About twenty minutes in, they have their first catch. Jim Cox, head of the Stoddard Lab, nets it and immediately identifies it as a Virginia rail. It’s a little larger than the target species, but almost as secretive. Any bird watcher visiting the preserved lands on our coast would be delighted to see either of the three birds.

Virginia rail (Rallus limicola).
Virginia rail (Rallus limicola).

Virginia rails are winter visitors. Jim and Heather decide to measure and photograph it, and then send it on its way.

It’s an exciting start, but it’s a while before we see anything else. When Jim finally does drop his net on another bird, Heather runs up to take hold of it and is surprised. In a survey location where they’ve only ever found black rails, here is a yellow rail.

A yellow rail, shrouded in mystery.
A yellow rail, shrouded in mystery.

They log its information, and then band it. Researchers who band birds are federally licensed to do so, and the information they collect is submitted to the US Geological Survey. Anyone who spots the bird and identifies its unique combination of bands can learn this bird was banded on a north Florida coast in February 2023. The spotter can then add where they spotted the bird, and any other information. Over time, researchers learn about the movements and activities of different bird species.

What have they learned so far?

The Stoddard lab has learned a few things about black and yellow rails, though Heather admits they’re still at an early stage of their survey work.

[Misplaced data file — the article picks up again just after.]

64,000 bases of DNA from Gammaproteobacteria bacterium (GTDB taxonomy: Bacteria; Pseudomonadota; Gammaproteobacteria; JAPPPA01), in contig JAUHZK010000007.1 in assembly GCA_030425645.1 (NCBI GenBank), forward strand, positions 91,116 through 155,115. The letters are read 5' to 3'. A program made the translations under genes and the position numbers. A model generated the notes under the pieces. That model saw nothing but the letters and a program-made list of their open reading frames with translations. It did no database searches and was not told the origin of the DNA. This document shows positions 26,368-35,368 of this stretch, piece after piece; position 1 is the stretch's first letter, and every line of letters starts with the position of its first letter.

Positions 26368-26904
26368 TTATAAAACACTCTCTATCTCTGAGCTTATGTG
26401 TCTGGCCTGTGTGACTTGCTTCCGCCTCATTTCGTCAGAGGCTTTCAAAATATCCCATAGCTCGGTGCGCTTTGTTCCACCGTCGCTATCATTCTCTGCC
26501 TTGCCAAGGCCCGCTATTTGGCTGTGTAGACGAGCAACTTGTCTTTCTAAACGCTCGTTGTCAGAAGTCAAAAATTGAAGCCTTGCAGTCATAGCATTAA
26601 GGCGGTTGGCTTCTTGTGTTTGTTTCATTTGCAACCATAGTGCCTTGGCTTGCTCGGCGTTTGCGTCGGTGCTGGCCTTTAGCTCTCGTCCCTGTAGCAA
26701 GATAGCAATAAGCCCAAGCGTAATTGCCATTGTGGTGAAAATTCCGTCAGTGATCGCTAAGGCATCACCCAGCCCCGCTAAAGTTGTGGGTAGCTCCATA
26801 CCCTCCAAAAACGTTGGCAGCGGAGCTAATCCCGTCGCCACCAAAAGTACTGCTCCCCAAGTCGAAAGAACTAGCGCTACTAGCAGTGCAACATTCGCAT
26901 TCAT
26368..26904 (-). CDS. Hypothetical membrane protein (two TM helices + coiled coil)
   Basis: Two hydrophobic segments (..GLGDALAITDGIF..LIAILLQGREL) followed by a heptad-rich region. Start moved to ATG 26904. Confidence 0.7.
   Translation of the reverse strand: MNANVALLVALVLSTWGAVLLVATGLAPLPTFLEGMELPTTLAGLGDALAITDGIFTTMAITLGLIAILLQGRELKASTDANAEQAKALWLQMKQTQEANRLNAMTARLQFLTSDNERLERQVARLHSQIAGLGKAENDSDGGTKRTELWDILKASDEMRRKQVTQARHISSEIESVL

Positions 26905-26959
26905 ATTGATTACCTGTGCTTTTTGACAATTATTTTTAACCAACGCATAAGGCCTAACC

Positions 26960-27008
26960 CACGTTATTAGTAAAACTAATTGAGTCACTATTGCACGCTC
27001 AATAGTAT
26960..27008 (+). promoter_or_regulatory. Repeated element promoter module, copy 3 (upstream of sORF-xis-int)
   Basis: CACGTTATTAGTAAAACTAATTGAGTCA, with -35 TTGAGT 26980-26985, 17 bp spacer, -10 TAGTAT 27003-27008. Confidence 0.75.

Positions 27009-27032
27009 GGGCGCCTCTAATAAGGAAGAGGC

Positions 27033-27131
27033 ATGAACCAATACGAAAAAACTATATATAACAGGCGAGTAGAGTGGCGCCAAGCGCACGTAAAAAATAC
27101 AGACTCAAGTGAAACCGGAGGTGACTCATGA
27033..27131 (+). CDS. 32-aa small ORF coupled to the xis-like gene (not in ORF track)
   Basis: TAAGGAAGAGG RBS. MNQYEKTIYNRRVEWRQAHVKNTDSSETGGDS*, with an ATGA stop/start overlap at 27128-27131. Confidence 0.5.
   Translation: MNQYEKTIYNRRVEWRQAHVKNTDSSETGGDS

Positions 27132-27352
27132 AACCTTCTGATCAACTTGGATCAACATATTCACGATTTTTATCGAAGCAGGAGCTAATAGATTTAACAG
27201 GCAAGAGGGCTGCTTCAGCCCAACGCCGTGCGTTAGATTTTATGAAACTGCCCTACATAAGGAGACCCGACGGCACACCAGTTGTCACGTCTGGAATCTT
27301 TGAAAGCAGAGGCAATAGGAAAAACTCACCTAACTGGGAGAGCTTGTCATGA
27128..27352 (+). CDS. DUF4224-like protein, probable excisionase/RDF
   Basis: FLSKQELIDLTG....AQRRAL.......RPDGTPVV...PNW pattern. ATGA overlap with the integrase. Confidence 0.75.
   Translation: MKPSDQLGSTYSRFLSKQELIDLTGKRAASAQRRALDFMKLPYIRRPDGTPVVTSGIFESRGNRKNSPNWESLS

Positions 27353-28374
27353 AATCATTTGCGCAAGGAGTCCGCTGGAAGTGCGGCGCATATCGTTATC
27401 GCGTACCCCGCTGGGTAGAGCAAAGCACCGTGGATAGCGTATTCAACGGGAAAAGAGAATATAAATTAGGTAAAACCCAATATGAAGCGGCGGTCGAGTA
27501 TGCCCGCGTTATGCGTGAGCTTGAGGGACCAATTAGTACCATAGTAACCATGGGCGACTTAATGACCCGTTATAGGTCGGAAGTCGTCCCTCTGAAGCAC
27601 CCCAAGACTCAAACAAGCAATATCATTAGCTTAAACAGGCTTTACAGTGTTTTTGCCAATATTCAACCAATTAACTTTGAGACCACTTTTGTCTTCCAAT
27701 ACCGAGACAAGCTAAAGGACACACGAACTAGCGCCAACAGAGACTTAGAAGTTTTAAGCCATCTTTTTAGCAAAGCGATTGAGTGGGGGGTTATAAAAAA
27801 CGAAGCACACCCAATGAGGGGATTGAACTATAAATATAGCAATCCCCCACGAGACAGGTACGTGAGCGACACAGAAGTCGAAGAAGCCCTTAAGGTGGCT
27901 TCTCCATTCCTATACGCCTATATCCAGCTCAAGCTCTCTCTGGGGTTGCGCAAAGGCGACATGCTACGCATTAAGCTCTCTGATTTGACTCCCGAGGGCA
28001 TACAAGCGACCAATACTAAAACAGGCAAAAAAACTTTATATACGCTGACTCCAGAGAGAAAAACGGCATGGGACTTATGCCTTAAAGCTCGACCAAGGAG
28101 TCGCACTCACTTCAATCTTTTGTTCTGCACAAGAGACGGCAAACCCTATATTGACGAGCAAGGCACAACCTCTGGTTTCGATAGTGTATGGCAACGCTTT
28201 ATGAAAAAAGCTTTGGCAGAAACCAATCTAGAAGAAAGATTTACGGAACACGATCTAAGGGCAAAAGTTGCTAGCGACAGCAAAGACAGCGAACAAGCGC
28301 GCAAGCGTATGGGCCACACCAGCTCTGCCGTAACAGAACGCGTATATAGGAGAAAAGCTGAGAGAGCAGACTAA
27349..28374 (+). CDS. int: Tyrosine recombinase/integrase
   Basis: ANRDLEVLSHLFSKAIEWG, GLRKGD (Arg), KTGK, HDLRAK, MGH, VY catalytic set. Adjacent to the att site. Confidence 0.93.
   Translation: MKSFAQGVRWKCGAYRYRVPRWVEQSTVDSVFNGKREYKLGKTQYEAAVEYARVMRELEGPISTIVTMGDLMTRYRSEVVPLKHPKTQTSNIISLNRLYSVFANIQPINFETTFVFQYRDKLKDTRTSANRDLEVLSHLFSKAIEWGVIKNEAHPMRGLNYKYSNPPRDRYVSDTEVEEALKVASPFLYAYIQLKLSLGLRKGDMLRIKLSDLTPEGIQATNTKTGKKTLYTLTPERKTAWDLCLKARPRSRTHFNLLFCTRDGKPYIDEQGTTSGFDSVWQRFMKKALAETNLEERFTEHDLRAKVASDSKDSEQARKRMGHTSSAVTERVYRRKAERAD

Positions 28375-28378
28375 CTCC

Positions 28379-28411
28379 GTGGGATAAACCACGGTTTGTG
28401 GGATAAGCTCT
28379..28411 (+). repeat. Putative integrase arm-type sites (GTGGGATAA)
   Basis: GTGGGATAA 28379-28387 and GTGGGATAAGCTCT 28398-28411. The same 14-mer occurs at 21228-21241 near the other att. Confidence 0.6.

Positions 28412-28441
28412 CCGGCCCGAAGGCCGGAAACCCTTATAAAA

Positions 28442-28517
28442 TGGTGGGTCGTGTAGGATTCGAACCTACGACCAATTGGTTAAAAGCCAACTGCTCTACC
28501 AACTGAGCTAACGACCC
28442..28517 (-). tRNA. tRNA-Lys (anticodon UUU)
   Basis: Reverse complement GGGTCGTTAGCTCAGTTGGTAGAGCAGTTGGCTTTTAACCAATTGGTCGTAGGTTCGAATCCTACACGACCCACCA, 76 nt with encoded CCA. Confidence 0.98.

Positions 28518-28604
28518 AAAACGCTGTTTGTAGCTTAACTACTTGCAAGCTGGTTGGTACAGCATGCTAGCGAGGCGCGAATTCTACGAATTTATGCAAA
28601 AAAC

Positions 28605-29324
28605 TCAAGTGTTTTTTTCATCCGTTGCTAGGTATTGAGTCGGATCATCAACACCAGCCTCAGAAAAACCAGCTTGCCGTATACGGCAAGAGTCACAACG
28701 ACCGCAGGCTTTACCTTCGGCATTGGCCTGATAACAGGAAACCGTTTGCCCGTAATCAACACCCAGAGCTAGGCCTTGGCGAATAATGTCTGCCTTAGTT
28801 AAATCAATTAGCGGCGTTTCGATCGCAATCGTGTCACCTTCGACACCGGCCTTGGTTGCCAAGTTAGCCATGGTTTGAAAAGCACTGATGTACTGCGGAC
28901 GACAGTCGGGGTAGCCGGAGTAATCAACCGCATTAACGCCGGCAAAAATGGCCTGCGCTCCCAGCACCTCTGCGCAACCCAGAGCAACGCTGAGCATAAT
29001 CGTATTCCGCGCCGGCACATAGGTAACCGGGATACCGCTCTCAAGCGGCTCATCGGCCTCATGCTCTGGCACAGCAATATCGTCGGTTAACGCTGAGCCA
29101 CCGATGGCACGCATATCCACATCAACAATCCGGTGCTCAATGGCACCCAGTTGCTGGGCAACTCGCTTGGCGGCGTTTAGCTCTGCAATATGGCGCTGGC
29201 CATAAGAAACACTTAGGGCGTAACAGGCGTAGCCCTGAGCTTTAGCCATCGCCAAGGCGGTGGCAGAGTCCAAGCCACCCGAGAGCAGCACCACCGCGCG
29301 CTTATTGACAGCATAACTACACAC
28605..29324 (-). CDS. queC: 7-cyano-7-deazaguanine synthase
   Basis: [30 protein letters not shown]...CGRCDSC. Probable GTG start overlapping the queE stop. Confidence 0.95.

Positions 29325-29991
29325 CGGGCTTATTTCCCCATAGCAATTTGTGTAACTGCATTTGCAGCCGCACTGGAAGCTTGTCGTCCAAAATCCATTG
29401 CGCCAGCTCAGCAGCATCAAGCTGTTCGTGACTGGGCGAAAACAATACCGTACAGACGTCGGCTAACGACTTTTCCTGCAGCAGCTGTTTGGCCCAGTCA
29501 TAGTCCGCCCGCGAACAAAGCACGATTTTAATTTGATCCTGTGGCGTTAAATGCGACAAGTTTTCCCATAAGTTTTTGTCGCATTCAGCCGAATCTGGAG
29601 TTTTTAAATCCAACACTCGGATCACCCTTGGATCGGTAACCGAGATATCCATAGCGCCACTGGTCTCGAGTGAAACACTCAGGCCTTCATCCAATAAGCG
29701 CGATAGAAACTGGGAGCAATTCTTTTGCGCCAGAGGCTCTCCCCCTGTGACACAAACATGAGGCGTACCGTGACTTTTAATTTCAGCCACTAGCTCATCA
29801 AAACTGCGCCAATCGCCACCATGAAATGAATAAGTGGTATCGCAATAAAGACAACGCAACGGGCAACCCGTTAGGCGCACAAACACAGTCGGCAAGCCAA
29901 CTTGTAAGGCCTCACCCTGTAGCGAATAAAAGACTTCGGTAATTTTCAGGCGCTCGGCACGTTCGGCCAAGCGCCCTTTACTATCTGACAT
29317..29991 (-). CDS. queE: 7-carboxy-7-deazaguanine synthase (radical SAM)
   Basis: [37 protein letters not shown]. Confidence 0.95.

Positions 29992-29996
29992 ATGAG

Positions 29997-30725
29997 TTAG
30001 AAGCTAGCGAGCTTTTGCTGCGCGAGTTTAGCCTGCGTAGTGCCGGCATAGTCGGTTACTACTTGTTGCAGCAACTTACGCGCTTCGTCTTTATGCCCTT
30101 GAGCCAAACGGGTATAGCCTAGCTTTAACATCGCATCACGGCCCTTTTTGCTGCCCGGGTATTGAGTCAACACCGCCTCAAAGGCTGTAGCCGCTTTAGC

So far, they have found more rails at sites that are burned every 2-5 years.

Some of what they’ve found has led to more questions. Says Heather, “One really cool thing about the winter work that we’re doing is we’re finding a lot of birds in pairs or even groups of three or four… it’s going to be really interesting eventually to do some genetic studies to see how those groups are related to each other, whether they’re just kind of congregating in the habitat because it’s good, or whether they’re partnering up early on, or hanging out with their young pretty late in the season.”

Tall Timbers is covering the north Florida coast, with other partners in Project Firebird covering the other Gulf states and other regions of Florida. What Heather and her team learn locally will add to what the group learns as a whole, painting a fuller picture of the two species.

Over the course of years, they may very well have made black and yellow rails much less mysterious. It’s an exciting prospect for an ornithologist. “It’s been really, really amazing to be part of this project and just kind of learning things from from the ground up.”

A north Florida marsh, two weeks after a prescribed fire.
The high marsh, two weeks after a prescribed fire.